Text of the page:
The Esplanade Bridge has 7 spans and supports two 4-lane carriageways and walkways along both sides. The bridge offers panoramic views of Marina South, the rest of Marina Bay and both sides of the Singapore River. As such, it is often subject to occasional road closures during National Day and New Year’s Eve and the street lamps along it are shut off to allow spectators, pedestrians and revelers who pack all 8 lanes of the bridge a pleasant and unadulterated view of the fireworks.
The Helix Bridge, next to Bayfront Ave., was opened on July 18, 2010. Previously known as the Double Helix Bridge, it is the world’s first curved bridge. This 280 m. (918-ft.) long pedestrian bridge is (Singapore’s longest) is located beside the Benjamin Sheares Bridge and is accompanied by the Bayfront Bridge, a vehicular bridge. The Helix Bridge links the hotels, commercial buildings and shops of Marina Center with Marina South in the Marina Bay area (a body of water formed through land reclamation at the mouth of the Singapore River).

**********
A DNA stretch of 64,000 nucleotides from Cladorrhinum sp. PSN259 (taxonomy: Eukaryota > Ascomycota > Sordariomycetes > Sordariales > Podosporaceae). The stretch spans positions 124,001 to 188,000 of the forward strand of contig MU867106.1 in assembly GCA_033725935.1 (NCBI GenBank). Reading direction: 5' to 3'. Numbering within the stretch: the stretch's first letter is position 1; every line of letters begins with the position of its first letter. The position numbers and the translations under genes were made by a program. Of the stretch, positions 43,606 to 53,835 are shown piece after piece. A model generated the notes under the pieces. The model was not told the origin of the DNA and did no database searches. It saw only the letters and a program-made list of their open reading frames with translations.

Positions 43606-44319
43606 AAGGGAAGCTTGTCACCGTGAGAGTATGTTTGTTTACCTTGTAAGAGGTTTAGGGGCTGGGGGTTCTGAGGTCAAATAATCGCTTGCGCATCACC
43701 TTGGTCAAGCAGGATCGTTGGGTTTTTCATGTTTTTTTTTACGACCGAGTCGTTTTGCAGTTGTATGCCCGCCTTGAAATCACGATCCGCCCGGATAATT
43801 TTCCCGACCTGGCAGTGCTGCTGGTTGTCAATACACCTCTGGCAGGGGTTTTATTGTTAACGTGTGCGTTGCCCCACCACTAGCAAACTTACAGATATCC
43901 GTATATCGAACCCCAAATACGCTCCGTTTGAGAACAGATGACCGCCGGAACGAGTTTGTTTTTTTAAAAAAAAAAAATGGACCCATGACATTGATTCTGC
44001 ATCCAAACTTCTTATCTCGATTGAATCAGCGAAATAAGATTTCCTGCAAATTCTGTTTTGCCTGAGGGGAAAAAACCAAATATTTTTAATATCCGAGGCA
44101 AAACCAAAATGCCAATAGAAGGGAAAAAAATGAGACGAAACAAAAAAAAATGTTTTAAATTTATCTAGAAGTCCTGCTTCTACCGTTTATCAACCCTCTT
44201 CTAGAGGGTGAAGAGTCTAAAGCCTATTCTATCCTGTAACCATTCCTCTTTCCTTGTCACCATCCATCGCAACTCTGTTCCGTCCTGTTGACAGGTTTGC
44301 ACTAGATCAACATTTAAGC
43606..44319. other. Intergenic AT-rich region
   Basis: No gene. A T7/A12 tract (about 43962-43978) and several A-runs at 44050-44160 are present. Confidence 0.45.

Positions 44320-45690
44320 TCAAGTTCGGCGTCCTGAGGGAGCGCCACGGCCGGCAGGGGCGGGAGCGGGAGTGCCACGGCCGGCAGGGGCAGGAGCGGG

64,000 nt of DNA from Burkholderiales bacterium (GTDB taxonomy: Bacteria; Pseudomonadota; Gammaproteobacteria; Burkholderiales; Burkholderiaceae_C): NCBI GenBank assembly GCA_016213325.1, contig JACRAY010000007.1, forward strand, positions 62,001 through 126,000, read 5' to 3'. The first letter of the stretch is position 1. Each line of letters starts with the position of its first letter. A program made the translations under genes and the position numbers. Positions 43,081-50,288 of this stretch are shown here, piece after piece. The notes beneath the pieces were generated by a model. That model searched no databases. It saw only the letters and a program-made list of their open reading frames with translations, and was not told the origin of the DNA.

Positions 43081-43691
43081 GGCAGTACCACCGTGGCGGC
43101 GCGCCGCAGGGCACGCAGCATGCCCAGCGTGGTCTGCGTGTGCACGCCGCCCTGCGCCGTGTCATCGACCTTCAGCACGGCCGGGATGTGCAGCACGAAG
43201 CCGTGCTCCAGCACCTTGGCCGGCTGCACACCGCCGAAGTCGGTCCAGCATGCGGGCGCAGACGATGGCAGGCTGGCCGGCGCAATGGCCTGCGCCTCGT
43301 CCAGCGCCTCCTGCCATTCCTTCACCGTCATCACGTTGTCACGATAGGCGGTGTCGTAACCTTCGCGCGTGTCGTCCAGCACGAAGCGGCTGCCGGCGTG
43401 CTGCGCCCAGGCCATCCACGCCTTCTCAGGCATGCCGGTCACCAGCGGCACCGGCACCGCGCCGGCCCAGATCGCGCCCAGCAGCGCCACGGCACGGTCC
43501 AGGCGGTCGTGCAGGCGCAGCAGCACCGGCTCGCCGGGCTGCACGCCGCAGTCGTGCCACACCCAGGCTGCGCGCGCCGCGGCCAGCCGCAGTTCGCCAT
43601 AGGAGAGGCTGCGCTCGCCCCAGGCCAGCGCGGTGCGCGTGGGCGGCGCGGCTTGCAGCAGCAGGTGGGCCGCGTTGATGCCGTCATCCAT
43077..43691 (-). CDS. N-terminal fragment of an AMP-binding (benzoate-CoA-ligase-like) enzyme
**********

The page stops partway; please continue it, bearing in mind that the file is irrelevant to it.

The bridge has 5 strategically located viewing platforms sited at strategic locations. They provide stunning views of the Singapore skyline and events taking place within Marina Bay. The bridge also functions as a gallery where children’s paintings and drawings are exhibited for public viewing. The bridge is illuminated at night by a series of lights that highlight the double-helix structure, thereby creating a special visual experience for the visitors. Pairs of colored letters “C” (cytosine), “G” (guanine), “A” (adenine) and “T” (thymine), representing the bases of DNA, are lit up in red and green.
The Helix Bridge was designed by an international consortium including the Cox Group of Australian architects, Arup engineers, and Singapore’s Architects 61 and was fabricated and erected by TTJ Design and Engineering. The bridge’s design features a series of connecting struts that hold together two spiraling steel members that resembles the structure of DNA (the building blocks of life), symbolizing life and continuity, renewal, abundance and growth, with the aim of attracting happiness and prosperity to Marina Bay.